What’s one thing 95% of HR leaders can agree on? Burnout is plaguing the workforce nationwide, no matter the industry.1 Characterized by exhaustion, detachment, and reduced efficiency, burnout can lead to depression and persist as long as 15 years.2 Burnout is a psychological response to prolonged stress at work and can increase the likelihood of physical illness such as heart disease, chronic pain, and type 2 diabetes.3 Despite growing evidence of the physical and psychological implications of burnout, researchers have not reached consensus regarding treatment.3 So, what can individuals experiencing burnout do to alleviate symptoms? One solution is music.
For over 50 years, the field of music therapy has researched how music can be a powerful tool for affecting cognition and mood.4 Music therapists use music to help people reach their wellness goals. A fundamental concept of music as therapy is the iso principle. Established as a means of mood management, the iso principle is the process of matching an individual’s mood and supporting a transition to a different mood state.5 For example, a music therapist would begin by playing slow music in a minor key for an individual expressing a depressed mood. Throughout the session, the music therapist would gradually increase tempo and change to a major key as the individual reacted to the music.6 Conversely, an agitated individual would be met with loud, syncopated music from the music therapist before gradually transitioning to slower music at a quieter volume.6 Emotions evoked by music are biologically similar to regularly occurring emotions, therefore it is crucial that the music supports the individual as their mood changes from agitated or depressed to relaxed or content.7
Using the iso principle with other people requires training and practice. Music therapists are highly credentialed individuals who must obtain at least a Bachelor’s degree in music therapy, complete a 1,040-hour clinical internship, obtain a national board certification, and attend continuing education courses regularly.8 Although working directly with a music therapist would be ideal, not everyone has access to one. Fortunately, music therapy research demonstrates some safe and effective alternatives for music listening and mood management. For example, in a study about computer information systems workers and music listening, mood state and cognitive performance increased when participants listened to music they selected for at least 30 minutes throughout their day.9 In another study, mood and performance of athletes improved after listening to self-selected music compared with those who did not listen to music.10 When used to support daily activities, music has the potential to affect symptoms of burnout including mood, cognition, and performance.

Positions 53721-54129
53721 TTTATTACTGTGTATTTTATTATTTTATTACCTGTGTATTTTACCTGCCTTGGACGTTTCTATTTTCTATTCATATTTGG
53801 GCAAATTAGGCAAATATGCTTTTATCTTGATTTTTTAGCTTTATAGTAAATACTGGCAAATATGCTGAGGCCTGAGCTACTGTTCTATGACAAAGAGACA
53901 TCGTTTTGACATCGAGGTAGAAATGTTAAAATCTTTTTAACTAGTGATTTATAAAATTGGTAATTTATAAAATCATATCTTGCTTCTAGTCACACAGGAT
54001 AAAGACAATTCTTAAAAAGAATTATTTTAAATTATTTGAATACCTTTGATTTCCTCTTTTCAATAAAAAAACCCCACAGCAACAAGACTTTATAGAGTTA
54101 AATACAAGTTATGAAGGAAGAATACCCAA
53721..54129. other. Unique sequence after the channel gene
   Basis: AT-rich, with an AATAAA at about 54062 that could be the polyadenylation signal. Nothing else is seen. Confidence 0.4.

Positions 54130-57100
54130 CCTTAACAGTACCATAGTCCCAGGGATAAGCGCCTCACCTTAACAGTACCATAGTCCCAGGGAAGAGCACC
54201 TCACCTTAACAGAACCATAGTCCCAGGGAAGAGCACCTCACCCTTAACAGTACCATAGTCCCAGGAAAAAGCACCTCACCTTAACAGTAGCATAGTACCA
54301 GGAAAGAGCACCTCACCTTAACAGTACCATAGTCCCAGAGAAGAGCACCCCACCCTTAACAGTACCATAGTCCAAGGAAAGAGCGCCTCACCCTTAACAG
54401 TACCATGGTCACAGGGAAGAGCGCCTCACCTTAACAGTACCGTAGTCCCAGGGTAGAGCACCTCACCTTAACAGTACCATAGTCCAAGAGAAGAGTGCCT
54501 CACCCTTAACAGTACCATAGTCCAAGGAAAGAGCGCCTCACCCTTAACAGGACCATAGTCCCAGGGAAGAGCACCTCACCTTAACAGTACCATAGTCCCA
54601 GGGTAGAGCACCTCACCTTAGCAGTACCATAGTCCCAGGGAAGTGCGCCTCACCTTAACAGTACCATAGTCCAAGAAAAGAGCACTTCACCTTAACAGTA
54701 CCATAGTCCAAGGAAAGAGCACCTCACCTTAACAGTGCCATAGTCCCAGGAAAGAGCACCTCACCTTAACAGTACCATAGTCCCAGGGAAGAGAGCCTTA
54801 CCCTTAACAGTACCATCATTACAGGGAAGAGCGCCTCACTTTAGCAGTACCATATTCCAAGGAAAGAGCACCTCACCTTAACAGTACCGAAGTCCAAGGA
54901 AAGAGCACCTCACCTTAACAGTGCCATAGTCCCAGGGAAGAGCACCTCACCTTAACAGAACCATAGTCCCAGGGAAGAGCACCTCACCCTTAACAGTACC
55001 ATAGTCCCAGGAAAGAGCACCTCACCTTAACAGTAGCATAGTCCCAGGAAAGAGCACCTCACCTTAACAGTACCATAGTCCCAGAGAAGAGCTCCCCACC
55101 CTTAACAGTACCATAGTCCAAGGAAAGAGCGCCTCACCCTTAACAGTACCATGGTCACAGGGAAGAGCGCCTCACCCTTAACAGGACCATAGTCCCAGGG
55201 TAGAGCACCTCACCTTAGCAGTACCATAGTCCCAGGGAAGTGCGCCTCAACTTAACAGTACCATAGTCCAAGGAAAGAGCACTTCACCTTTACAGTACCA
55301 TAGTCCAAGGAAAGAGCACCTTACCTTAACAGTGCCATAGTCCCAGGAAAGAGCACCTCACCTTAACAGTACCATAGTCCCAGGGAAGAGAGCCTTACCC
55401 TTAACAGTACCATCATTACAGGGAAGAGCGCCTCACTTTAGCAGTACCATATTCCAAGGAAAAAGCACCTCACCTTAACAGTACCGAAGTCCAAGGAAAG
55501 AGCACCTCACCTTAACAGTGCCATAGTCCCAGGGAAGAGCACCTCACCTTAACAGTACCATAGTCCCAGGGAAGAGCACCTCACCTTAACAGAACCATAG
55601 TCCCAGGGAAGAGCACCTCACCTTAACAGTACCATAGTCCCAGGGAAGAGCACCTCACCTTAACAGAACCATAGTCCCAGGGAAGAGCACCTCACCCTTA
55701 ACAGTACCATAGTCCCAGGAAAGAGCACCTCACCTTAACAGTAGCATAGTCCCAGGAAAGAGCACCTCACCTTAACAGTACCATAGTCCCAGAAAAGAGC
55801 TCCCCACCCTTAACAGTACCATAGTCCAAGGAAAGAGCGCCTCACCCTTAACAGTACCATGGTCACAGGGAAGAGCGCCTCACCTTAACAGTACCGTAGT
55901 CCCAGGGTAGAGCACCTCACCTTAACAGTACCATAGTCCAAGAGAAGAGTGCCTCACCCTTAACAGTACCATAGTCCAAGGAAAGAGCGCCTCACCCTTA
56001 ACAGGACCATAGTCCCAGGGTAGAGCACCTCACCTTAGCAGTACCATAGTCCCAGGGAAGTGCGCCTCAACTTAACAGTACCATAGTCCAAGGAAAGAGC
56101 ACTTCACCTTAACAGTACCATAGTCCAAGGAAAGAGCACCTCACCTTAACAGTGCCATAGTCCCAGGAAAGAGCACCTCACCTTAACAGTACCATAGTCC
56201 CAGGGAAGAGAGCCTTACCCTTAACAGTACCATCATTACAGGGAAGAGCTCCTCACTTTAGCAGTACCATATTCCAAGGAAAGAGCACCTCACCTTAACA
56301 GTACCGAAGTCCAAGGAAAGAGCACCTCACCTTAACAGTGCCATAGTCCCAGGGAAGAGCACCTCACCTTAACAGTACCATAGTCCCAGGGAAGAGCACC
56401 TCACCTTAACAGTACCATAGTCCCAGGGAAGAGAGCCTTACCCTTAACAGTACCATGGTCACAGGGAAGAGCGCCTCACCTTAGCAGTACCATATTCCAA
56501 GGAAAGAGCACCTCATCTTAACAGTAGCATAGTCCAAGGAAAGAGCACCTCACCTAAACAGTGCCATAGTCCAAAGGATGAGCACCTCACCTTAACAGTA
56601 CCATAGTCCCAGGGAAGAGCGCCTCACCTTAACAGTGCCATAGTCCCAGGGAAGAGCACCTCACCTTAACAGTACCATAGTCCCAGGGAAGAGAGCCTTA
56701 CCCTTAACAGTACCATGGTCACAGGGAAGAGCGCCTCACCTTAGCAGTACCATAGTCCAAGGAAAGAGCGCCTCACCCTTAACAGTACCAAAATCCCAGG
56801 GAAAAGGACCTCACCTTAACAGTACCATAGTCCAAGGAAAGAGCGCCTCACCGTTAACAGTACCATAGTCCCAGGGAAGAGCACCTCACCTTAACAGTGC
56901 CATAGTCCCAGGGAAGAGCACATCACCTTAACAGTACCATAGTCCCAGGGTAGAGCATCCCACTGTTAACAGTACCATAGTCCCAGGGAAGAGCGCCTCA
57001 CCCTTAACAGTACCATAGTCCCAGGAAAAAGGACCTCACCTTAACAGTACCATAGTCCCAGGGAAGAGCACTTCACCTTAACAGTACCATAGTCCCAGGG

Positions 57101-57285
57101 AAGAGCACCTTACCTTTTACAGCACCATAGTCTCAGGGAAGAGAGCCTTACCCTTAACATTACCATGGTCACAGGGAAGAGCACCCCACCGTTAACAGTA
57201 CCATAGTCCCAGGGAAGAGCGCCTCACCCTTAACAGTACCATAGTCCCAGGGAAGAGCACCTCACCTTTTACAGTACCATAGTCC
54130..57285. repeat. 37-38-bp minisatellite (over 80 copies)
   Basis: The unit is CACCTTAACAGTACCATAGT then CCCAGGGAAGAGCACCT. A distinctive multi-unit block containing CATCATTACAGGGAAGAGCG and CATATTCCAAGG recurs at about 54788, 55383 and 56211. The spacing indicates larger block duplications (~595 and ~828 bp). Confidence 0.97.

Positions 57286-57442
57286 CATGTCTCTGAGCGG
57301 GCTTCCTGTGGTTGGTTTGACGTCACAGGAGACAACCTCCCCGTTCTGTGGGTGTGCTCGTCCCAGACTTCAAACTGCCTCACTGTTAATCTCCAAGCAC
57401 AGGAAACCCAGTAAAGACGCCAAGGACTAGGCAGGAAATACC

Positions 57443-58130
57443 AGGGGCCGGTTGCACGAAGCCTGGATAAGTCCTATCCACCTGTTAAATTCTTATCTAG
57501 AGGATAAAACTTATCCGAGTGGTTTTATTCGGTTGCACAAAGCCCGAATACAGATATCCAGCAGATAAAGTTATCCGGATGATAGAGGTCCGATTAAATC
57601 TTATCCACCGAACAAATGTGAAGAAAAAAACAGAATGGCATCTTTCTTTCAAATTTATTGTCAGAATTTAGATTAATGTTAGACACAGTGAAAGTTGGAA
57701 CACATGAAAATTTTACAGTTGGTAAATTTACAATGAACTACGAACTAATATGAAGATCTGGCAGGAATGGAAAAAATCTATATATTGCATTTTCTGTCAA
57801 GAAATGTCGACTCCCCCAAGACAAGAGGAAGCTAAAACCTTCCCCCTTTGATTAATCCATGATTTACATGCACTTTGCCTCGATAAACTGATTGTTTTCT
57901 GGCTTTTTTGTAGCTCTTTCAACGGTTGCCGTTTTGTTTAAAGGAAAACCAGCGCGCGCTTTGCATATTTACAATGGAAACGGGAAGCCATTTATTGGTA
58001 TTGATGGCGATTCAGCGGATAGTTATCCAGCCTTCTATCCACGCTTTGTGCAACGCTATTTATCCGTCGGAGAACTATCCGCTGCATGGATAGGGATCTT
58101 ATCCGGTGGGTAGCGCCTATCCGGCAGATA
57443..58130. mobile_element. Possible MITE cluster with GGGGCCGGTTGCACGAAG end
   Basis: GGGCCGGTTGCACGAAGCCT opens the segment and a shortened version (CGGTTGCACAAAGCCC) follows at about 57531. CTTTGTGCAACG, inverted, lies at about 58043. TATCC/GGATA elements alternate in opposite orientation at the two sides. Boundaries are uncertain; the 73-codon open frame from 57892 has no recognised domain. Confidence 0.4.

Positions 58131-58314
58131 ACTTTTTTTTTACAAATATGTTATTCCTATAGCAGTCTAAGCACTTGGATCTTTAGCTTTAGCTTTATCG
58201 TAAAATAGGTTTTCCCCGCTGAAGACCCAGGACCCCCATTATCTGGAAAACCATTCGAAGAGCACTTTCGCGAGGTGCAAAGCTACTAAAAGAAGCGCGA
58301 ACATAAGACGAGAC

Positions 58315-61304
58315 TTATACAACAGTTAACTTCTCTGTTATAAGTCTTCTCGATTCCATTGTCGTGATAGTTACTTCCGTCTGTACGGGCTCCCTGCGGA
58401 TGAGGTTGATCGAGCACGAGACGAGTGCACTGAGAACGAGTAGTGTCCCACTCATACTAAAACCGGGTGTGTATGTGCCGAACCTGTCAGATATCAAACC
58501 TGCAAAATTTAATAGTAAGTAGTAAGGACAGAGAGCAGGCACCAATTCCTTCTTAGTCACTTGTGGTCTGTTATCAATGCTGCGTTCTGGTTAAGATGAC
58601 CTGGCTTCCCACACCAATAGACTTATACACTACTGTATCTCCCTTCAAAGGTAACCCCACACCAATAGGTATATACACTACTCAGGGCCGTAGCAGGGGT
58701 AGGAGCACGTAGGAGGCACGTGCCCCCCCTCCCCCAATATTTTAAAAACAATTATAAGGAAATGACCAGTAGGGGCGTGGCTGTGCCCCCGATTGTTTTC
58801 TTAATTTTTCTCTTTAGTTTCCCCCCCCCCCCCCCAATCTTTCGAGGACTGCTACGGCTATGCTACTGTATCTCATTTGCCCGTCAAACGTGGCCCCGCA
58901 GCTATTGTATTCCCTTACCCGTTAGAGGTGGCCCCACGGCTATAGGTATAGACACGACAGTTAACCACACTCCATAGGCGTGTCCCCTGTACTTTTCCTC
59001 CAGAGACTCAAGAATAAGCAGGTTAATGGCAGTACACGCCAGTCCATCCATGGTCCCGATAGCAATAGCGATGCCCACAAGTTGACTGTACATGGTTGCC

Through technology, accessing the expertise and guidance of a music therapist is easier than ever before. Now, music listening can be individually customized, ensuring it is safe, effective, and adaptable for the variety of symptoms that characterize burnout.
1Wilkie, D. (2017, January 31). Workplace burnout at ‘epidemic proportions’. Retrieved from https://www.shrm.org/resourcesandtools/hr-topics/employee-relations/pages/employee-burnout.aspx
2Leiter, M. P., & Maslach, C. (2016). Latent burnout profiles: A new approach to understanding the burnout experience. Burnout Research, 3, 89-100. doi: http://dx.doi.org/10.1016/j.burn.2016.09.001
3Ahola, K., Toppinen-Tanner, S., & Seppänen, J. (2017). Interventions to alleviate burnout symptoms and to support return to work among employees with burnout: Systematic review and meta-analysis. Burnout Research, 4, 1-11. doi: http://dx.doi.org/10.1016/j.burn.2017.02.001
4American Music Therapy Association. (2017a). Music therapy journals and publications. Retrieved from https://www.musictherapy.org/research/pubs/
5Altshuler, I. M. (1948). The past, present, and future of musical therapy. In Podolsky E. (Ed.), Music therapy (pp. 24–35). New York: Philosophical Library.
6Heiderscheit, A., & Madson, A. (2015). Use of the iso principle as a central method in mood management: A music psychotherapy clinical case study. Music Therapy Perspectives, 33, 45-52.
7Koelsch S., Offermanns K., & Franzke, P. (2010). Music in the treatment of affective disorders: An exploratory investigation of a new method for music-therapeutic research. Music Perception, 27, 307–316.
8American Music Therapy Association. (2017b). FAQs. Retrieved from https://www.musictherapy.org/faq/#343
9Lesiuk, T. (2010). The effect of preferred music on mood and performance in a high-cognitive demand occupation. Journal of Music Therapy, 47, 137-154.
10Biagini, M. S., Brown, L. E., Coburn, J. W., Judelson, D. A., Statler, T. A., Bottaro, M., Tran, T. T., & Longo, N. A. (2012). Effects of self-selected music on strength, explosiveness, and mood. Journal of Strength & Conditioning Research, 26, 1934-1938. doi: 10.1519/JSC.0b013e318237e7b3